Barnardo’s first small party of children came to Canada in 1882. After initial results seemed favourable, Barnardo began preparations to increase his immigration scheme. A notice in the Globe in 1883 announced the imminent establishment of a Toronto branch of his institution at the corner of Front and Windsor, and that “from two to three hundred boys and girls of good character and training will be received into it annually” from the Barnardo homes in England.
Barnardo himself first visited Toronto in 1884, to personally inspect the institutions his organization had set up in Canada and to visit with many of the teenage children who had been placed here. During this visit, plans were underway to establish a new Toronto site at 214 Farley Avenue, which is now a part of Richmond Street, between Tecumseth and Bathurst. In the years to come, 214 Farley would serve as the headquarters for Barnardo’s Canadian work under the administration of Alfred de Brissac Owen, and also as a distributing home for boys; an equivalent distributing home for girls was set up in Peterborough. Although it is reasonable to assume that both distributing centres were well-populated, the high demand for Barnardo children meant that 214 Farley was often only occupied by staff.
While in Toronto, Barnardo explored the city and toured various public institutions, recording favourable impressions in his diary; he found Toronto the Good to be considerably different from the slums of England. His memoirs note approval of the strong religious character of the city, and also the apparent scarcity of alcohol. In his private notes, he wrote that “there is a powerful sentiment throughout all classes of society in favour of temperance, using that word in its best sense. I have been a guest in many families, but I have never once been offered beer or wine, and I never once saw it on the table in any private house where I called.”
The building on Farley Avenue remained the Canadian headquarters for Barnardo, as he worked on building up a larger immigration network. Despite being apparently pleased with Toronto, he still believed that rural and suburban placements were the most appropriate environments for teenagers to blossom into good citizens and Christian adults. In addition to placing children throughout southern Ontario, Barnardo also worked on several other Canadian projects, most notably a boys’ industrial farm in Russell, Manitoba.
Barnardo made three other known visits to Toronto, in 1887, 1890, and 1900, each time personally inspecting his facilities and making a series of public appearances, often at public meeting halls or churches, where his speeches would address the variety of criticisms levied against his organization.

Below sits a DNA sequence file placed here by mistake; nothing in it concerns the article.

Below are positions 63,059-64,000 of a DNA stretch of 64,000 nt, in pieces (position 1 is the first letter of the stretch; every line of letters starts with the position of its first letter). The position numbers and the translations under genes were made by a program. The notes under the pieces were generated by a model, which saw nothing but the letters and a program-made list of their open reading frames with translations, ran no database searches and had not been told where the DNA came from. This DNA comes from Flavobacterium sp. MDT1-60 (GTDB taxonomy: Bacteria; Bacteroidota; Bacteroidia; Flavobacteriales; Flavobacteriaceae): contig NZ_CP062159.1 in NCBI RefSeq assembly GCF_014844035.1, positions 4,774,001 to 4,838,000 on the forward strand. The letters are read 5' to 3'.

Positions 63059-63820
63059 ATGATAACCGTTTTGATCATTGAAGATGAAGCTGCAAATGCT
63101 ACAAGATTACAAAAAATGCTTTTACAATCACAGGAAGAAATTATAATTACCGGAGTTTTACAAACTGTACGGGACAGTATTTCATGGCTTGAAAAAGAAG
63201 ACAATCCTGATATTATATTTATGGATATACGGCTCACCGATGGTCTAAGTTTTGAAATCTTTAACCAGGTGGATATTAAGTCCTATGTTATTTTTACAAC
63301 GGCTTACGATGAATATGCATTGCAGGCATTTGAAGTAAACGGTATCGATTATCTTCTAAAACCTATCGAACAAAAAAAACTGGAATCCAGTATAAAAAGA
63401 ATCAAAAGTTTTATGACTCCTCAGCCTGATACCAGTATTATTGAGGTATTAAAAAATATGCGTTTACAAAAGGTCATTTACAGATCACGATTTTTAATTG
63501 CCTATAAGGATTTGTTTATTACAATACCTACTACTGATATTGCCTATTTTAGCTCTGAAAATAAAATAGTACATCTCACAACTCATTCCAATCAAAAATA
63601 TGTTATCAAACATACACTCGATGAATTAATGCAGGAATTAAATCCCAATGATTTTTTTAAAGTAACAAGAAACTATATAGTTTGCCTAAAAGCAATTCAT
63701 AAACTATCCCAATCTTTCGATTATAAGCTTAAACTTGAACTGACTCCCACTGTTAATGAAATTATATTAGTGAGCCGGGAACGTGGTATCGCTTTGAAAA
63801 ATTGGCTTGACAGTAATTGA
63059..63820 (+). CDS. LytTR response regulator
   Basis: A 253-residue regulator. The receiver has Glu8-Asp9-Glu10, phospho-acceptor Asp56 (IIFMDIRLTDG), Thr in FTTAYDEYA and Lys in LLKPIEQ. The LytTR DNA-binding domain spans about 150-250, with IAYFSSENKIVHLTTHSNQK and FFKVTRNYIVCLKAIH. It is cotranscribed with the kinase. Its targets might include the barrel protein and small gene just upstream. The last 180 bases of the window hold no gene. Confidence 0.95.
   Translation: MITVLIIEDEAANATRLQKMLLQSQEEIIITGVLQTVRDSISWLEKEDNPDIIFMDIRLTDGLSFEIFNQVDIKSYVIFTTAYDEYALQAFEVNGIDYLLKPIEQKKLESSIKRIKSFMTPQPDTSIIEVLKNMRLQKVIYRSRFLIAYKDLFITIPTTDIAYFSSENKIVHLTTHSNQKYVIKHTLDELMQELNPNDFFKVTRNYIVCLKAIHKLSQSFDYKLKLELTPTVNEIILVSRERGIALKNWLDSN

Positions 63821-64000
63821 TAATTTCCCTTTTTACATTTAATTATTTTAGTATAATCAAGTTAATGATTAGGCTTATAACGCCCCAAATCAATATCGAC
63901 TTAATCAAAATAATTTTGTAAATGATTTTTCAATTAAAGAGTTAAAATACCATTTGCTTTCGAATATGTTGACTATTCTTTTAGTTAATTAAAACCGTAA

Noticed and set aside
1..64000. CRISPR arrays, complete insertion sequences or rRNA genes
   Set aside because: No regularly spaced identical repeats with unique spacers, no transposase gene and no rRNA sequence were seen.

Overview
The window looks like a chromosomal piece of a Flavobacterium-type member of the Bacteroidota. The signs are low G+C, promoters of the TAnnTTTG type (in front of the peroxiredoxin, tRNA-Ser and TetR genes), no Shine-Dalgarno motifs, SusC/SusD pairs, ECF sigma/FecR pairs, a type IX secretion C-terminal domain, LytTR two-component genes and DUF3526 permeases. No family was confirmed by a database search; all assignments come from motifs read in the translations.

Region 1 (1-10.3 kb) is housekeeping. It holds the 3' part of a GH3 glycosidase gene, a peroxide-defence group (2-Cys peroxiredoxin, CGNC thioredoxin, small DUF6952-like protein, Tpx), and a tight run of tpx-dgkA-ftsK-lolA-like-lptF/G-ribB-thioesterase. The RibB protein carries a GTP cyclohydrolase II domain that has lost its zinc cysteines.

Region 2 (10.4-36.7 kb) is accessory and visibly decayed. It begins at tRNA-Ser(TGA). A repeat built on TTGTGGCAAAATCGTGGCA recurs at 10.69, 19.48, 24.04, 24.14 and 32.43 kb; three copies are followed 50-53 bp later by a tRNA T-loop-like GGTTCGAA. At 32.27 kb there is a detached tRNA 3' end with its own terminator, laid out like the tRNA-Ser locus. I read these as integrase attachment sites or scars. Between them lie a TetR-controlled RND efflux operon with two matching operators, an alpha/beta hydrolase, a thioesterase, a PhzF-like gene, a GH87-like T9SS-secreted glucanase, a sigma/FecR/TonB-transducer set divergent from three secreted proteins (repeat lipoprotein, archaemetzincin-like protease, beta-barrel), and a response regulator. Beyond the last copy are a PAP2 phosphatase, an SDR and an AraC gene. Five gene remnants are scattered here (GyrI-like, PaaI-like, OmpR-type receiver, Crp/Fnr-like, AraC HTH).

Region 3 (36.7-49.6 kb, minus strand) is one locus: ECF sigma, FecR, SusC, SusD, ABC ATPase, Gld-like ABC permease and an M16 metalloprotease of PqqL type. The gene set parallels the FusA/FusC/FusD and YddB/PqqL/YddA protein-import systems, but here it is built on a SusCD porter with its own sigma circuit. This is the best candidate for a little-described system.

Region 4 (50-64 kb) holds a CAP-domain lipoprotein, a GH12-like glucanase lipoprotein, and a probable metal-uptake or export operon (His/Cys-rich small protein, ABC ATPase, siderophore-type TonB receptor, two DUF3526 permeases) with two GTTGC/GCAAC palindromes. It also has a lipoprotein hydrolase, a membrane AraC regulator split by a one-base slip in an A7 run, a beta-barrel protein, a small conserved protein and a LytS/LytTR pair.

Barnardo was certainly not the first to consider relocating English slum-dwellers to Canada; several others had organized similar schemes in the 19th century, either with children or with adults, apparently with mixed results. Thus, when Barnardo’s work in Canada began, several Toronto newspapers expressed apprehension about the work, worried that England would be shipping troublemakers and future criminals to the colonies.
Of considerable concern in the Toronto press was the quality of children being brought in. Toronto newspapers were quick to report any example of a Barnardo child breaking a law. Barnardo would refute these connotations by providing statistics indicating that his children had a lower criminal rate than that of the general Canadian population. These statistics, however, do not necessarily indicate how effectively these children were assimilated into the Canadian population. Writing in 2001, Kenneth Bagnell cites a conversation Barnardo had with John Joseph Kelso, a local journalist and social crusader. Kelso pointed out that “girls who fail are lost sight of, [so] they don’t show up in your statistics, because they don’t end up in court. . . . The same with boys who run away.”
A further objection was that England was exporting children when Ontario had children of its own who needed help. In a Toronto Star interview with John Joseph Kelso, a reporter explained that Kelso “deserves to be known as the Canadian Barnardo. The only difference between the famous Doctor and Mr. Kelso, and it is an important one, is that the former gathers up young waifs of London and unloads them on Canada, whilst the latter endeavours to prevent the neglected children of his own province from becoming paupers dependent on the charity of the public.”